If you’re a transit commuter in Calgary, you may want to double check your bus route in the weeks to come.
Calgary Transit says the COVID-19 Omicron variant is spreading through the organization and impacting staffing levels.
Which in turn, has lead to some service changes.
Several routes had adjustments take effect Monday morning.
“We took a strategic careful approach to this,” Calgary Transit spokesperson Stephen Tauro told Global News. “We made cuts across the entire network. So on some routes, some customers may experience longer wait times.”
According to Calgary Transit, the rollbacks accounted for about 10 per cent of the service across the city.
Calgary Transit is currently operating at 75 per cent of pre-pandemic service levels, Tauro said.
The rise in COVID-19 cases has also impacted ridership, with just 30 per cent of the amount of user traffic seen before the pandemic.
“Our teams are watching closely and are available if things need to be adjusted,” Tauro said. “We have plans in place to adjust either way.”
Mike Mahar, president of the Amalgamated Transit Union Local 583, said about 150 runs were cancelled as of mid-week last week when nearly 100 drivers called in sick — a first for Calgary Transit.
“The sick list is probably double what it would normally be and even 30 or 40 per cent higher than what it’s been at the highest point of the pandemic,” Mahar said.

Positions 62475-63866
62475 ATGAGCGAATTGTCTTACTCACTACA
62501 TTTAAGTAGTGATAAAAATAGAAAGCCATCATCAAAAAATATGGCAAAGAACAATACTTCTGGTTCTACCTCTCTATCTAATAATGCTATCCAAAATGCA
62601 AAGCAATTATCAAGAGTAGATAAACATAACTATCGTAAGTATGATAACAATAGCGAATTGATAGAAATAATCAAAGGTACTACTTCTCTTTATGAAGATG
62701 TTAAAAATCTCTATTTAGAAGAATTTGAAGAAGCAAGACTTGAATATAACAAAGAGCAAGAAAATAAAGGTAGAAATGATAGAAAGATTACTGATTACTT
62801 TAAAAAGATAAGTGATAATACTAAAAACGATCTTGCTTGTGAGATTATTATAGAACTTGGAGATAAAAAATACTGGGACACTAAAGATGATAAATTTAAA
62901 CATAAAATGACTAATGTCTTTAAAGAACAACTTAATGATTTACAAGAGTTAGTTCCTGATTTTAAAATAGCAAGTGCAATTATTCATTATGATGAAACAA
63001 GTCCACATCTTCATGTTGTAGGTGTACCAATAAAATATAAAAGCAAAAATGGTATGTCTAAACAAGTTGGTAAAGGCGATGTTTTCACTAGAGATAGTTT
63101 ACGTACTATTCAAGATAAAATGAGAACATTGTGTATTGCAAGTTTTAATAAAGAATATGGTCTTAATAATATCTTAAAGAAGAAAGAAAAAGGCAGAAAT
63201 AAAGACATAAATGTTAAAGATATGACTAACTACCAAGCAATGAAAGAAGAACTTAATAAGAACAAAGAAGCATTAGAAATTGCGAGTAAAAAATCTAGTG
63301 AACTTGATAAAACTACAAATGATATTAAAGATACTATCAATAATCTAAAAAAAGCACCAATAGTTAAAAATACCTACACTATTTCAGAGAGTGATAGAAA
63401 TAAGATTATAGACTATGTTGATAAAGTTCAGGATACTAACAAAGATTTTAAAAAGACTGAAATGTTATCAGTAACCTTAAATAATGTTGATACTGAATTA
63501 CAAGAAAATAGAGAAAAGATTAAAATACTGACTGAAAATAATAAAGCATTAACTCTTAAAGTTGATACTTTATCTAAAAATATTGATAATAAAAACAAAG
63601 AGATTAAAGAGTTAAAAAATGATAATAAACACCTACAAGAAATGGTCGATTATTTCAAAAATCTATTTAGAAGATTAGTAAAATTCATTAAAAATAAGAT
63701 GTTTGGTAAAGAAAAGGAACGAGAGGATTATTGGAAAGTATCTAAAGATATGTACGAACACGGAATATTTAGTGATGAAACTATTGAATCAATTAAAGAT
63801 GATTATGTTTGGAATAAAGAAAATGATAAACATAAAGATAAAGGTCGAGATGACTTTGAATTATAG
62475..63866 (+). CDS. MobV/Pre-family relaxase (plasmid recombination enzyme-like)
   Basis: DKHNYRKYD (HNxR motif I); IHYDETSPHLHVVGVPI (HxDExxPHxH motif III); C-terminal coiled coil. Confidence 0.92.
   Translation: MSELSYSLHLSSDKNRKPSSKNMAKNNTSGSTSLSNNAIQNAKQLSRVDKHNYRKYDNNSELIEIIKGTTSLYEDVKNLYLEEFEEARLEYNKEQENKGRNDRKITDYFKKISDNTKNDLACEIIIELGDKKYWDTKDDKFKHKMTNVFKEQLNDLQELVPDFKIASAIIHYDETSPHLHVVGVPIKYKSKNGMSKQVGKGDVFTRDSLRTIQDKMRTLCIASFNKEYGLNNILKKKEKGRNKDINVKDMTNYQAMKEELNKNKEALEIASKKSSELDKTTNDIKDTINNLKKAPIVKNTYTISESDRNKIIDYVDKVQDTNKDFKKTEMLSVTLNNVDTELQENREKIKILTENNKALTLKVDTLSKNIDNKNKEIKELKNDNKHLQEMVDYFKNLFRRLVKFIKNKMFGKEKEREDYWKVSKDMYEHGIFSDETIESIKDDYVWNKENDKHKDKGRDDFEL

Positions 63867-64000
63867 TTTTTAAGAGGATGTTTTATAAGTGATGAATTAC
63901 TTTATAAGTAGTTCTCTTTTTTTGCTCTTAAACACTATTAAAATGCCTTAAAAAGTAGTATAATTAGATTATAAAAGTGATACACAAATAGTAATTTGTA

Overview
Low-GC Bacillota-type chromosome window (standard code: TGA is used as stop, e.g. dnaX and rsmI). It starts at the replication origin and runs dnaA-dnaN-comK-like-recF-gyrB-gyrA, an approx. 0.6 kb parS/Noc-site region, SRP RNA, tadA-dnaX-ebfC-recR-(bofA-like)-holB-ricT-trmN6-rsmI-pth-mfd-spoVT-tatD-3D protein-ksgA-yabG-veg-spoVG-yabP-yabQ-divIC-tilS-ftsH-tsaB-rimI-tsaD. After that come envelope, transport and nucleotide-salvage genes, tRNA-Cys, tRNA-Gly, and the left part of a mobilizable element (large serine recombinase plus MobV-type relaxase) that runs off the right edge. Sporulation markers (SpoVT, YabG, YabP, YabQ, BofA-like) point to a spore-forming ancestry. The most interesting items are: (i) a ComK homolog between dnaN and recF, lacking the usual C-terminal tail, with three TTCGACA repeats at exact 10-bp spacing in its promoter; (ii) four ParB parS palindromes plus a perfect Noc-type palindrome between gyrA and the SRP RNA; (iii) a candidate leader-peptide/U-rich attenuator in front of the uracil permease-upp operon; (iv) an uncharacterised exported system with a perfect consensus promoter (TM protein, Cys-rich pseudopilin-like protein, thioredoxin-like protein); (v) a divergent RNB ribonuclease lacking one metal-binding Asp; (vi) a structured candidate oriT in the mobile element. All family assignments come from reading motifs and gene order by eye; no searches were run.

Mahar added 450 transit workers were laid off during the pandemic because of low ridership, with many people working from home. He said many were never replaced.
“Because of COVID and some of the city policies that were implemented in the last two years, we’ve had attrition like never before.
“We had probably 125 people leave in 2021 and similar number in 2020. So they’re very short staffed.”
“They’ve been running on massive amounts of overtime every day of the week for well over a year. There’s no more wiggle room, there’s no more stretch.”
The cutbacks were a bump in the road for commuters on Monday, including Hugh Gilmore, who waited for his bus at Whitehorn Station before finding another ride to work.
“A few moments went by and we’re all checking Calgary Transit’s app, and it looked like the app had frozen — a phantom bus sitting there waiting for us, there was no bus on site,” Gilmore told Global News. “There was no signage to let us know of the difficulty with this particular bus route.”
Calgary Transit is advising users to check their routes for the most accurate and up-to-date schedules.
Ward 11 city councillor Kourtney Penner, who also chairs the Community Development Committee, said the focus for city officials is ensuring riders can get the information they need about service impacts.
We’re working with transit on how councillors can support that messaging and how city communication can support that messaging, how the technology that we use can support that messaging,” Penner said. “Looking at ways to make sure that we can reach transit users.”